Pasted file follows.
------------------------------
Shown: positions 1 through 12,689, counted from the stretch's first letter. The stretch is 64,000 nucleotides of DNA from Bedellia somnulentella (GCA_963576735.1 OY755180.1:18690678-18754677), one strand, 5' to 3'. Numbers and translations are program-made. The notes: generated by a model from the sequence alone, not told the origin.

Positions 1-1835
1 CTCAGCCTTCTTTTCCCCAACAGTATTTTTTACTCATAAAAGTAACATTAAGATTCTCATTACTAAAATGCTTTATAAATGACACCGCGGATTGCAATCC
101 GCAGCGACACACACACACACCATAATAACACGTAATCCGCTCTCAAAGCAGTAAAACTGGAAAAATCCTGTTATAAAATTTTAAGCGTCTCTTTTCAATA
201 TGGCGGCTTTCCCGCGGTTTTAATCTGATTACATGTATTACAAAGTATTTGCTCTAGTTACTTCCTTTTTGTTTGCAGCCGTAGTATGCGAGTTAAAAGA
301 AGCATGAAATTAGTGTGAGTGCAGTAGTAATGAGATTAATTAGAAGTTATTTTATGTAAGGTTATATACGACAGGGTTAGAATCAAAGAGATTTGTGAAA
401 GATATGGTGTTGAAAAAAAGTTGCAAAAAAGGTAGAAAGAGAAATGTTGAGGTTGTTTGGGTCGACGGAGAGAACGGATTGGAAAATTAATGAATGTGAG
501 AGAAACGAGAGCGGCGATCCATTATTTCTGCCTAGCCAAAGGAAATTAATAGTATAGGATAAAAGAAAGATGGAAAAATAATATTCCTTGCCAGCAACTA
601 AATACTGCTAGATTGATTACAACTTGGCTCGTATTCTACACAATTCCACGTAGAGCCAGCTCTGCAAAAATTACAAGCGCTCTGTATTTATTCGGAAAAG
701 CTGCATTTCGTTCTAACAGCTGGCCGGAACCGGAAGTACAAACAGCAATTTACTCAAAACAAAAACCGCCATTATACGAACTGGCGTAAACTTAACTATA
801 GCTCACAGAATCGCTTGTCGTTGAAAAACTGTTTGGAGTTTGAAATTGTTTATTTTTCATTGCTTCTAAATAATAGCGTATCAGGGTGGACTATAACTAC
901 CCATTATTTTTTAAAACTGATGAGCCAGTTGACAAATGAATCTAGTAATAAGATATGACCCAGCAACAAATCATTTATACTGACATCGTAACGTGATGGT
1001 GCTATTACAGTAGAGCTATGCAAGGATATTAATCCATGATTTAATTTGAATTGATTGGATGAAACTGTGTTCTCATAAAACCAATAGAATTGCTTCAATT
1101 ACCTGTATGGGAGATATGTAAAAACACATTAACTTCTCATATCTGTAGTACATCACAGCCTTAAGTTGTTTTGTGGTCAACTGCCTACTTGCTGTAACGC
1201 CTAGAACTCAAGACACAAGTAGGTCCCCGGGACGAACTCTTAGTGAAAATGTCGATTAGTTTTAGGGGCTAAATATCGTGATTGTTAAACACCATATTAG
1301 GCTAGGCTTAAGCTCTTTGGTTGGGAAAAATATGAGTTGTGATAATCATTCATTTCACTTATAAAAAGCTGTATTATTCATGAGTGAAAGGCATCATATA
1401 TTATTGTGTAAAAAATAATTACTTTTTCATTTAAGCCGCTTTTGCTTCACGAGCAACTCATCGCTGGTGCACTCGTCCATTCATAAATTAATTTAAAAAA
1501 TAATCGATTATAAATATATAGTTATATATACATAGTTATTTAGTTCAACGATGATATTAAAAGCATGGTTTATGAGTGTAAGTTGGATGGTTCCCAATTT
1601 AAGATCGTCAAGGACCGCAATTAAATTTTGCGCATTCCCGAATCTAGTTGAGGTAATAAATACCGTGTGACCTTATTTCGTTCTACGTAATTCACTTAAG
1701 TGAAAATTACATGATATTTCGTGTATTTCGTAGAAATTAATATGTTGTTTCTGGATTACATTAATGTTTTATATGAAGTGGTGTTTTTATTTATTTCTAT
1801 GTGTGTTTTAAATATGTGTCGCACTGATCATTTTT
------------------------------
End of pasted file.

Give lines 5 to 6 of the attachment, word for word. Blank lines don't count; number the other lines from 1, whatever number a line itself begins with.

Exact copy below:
201 TGGCGGCTTTCCCGCGGTTTTAATCTGATTACATGTATTACAAAGTATTTGCTCTAGTTACTTCCTTTTTGTTTGCAGCCGTAGTATGCGAGTTAAAAGA
301 AGCATGAAATTAGTGTGAGTGCAGTAGTAATGAGATTAATTAGAAGTTATTTTATGTAAGGTTATATACGACAGGGTTAGAATCAAAGAGATTTGTGAAA